Since you want me to suffer alone, I decided that I should embrace my solitude with the appropriate Friday night, Valentine's Day reading. I'd watch a Girls marathon on TV, but those ladies have friends. Sigh. I'm a ship adrift. Gianna, I thought you were going to set up an OKCupid profile for me. Maybe this will help inspire you.

Five books to read on Valentine's Day if you're as pathetic as Liz:

Into the Wild by Jon Krakauer. Here's the story of a kid who graduates college, gives away all of his possessions, and wanders around the country in search of authenticity. He ends up in a broken down bus in Denali National Park. Spoiler: he dies. Happy Valentine's Day!

I loved Hotel World by Ali Smith. One reason I loved it is because the main character falls to her death in the dumb waiter shaft at the hotel where she works. Yep, she's dead for the whole book. It's similar to The Lovely Bones, but better written.

Sometimes it's good to keep things in perspective. At least this isn't a post-apocalyptic world in which it's just you and your kid wandering down a road and trying to avoid the gangs of cannibals roaming for meat (you). Thanks Cormac McCarthy. You always know how to cheer me up. For one thing, at least I don't have a kid. The Road is a feel good read if ever there was one.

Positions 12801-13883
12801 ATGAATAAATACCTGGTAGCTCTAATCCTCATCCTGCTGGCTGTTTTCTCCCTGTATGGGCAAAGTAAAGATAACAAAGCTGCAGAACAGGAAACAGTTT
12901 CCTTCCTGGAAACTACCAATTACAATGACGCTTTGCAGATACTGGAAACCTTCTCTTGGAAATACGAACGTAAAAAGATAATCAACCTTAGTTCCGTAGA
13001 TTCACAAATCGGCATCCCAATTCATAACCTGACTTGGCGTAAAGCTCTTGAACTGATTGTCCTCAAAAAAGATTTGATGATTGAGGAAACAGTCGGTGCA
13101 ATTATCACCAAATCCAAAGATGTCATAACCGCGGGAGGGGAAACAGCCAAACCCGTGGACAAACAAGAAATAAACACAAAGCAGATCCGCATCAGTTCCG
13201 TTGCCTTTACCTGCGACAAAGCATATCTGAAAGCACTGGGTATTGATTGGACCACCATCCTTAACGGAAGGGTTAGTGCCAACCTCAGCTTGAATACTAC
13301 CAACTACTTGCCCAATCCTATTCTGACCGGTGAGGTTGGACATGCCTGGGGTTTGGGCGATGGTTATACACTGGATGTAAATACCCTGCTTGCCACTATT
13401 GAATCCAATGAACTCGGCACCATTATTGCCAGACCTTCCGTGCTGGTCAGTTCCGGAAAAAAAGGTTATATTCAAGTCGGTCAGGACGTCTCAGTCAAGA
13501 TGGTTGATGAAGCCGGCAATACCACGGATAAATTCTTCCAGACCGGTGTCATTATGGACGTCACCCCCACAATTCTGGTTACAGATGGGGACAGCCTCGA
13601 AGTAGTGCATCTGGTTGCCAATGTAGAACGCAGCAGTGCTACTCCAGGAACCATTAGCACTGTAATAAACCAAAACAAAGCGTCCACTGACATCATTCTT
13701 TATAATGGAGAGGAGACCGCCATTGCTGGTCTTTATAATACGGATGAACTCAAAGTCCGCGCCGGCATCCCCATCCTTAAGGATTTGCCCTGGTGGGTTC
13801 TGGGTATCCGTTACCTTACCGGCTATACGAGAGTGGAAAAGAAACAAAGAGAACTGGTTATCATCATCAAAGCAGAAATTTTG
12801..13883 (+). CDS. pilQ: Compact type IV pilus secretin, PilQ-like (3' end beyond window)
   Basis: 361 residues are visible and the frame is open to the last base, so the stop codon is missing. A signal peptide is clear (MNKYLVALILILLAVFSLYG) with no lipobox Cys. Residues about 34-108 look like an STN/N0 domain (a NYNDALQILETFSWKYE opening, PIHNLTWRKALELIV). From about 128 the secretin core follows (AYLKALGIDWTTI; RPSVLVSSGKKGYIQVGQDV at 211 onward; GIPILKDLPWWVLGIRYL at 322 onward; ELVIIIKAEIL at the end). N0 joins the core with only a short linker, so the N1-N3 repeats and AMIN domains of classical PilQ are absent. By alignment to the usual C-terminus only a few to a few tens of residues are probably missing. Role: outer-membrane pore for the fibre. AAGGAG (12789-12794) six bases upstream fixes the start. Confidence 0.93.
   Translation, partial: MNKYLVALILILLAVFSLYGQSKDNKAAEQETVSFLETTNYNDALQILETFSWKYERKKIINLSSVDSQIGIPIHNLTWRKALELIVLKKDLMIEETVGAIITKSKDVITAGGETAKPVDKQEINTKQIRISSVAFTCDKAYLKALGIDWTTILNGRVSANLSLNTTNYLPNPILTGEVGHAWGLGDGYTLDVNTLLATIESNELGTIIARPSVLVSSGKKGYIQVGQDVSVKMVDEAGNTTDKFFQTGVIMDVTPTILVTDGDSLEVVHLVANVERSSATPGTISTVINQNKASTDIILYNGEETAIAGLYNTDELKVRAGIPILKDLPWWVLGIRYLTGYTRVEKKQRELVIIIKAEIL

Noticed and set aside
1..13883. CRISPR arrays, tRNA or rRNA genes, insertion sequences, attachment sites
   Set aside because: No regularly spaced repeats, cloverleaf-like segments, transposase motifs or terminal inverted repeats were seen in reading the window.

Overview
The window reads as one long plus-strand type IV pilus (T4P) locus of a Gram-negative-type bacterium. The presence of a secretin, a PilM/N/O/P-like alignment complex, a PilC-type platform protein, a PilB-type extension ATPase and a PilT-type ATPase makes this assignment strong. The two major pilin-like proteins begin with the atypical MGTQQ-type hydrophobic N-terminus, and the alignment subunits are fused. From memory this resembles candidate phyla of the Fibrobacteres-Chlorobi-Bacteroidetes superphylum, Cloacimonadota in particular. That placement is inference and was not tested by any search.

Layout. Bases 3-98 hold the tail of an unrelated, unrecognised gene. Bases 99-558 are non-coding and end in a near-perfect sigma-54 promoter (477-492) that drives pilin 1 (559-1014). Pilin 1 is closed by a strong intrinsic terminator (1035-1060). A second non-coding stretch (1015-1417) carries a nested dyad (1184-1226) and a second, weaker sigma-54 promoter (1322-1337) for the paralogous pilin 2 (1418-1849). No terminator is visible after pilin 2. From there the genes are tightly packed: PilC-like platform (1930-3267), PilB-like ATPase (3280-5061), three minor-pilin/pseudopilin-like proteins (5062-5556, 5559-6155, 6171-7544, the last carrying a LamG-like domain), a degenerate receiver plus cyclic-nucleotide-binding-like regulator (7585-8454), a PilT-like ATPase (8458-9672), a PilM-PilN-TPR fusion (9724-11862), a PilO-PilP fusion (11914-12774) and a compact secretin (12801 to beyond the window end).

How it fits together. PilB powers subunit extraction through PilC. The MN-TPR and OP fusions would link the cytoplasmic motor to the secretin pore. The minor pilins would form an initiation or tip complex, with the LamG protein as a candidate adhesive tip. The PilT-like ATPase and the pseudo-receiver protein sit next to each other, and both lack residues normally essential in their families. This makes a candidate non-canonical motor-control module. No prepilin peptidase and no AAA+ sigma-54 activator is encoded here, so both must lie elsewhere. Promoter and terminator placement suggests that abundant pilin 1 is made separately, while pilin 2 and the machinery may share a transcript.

Gianna, why can't you find me a soul mate like the couple in Kazuo Ishiguro's Never Let Me Go? Their love is timeless, beautiful, and even though they are clones being harvested for their organs in a near future dystopia (spoiler!), they never stop loving each other.

You know what book I love? Revolutionary Road. This is the story of a perfect match. There are so many broken dreams and mounting disappointments, much like our relationship, dear Gianna, that I don't know where to start. Remember when we were happy, before you forced me to settle for motherhood and thought that one more kid, the one I didn't want, would make us happy? I am the Kate to your Leonardo, or something.

Happy Valentine's Day, dear friend.